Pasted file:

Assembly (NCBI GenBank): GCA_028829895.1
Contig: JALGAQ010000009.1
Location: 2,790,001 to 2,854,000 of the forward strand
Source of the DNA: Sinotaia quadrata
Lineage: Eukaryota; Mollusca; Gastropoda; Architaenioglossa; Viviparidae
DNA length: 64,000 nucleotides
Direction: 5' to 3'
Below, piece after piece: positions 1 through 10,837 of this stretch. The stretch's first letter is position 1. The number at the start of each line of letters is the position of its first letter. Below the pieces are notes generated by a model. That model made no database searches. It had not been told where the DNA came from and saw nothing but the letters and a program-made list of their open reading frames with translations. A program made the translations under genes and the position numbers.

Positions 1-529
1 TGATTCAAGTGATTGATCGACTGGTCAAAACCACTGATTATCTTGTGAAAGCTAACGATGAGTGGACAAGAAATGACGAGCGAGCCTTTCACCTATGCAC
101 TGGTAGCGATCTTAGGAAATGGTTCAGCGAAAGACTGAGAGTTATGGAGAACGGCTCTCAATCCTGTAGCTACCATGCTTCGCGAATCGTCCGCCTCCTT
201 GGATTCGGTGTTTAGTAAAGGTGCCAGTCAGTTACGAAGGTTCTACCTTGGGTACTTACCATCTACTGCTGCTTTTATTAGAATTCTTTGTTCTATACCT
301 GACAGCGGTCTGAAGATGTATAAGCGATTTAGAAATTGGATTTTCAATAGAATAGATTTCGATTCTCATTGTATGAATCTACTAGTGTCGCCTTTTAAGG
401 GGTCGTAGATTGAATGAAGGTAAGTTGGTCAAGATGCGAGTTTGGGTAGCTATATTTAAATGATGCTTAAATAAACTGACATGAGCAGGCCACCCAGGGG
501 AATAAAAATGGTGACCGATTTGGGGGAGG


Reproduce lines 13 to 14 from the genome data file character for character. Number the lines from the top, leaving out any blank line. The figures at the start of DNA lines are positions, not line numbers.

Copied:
301 GACAGCGGTCTGAAGATGTATAAGCGATTTAGAAATTGGATTTTCAATAGAATAGATTTCGATTCTCATTGTATGAATCTACTAGTGTCGCCTTTTAAGG
401 GGTCGTAGATTGAATGAAGGTAAGTTGGTCAAGATGCGAGTTTGGGTAGCTATATTTAAATGATGCTTAAATAAACTGACATGAGCAGGCCACCCAGGGG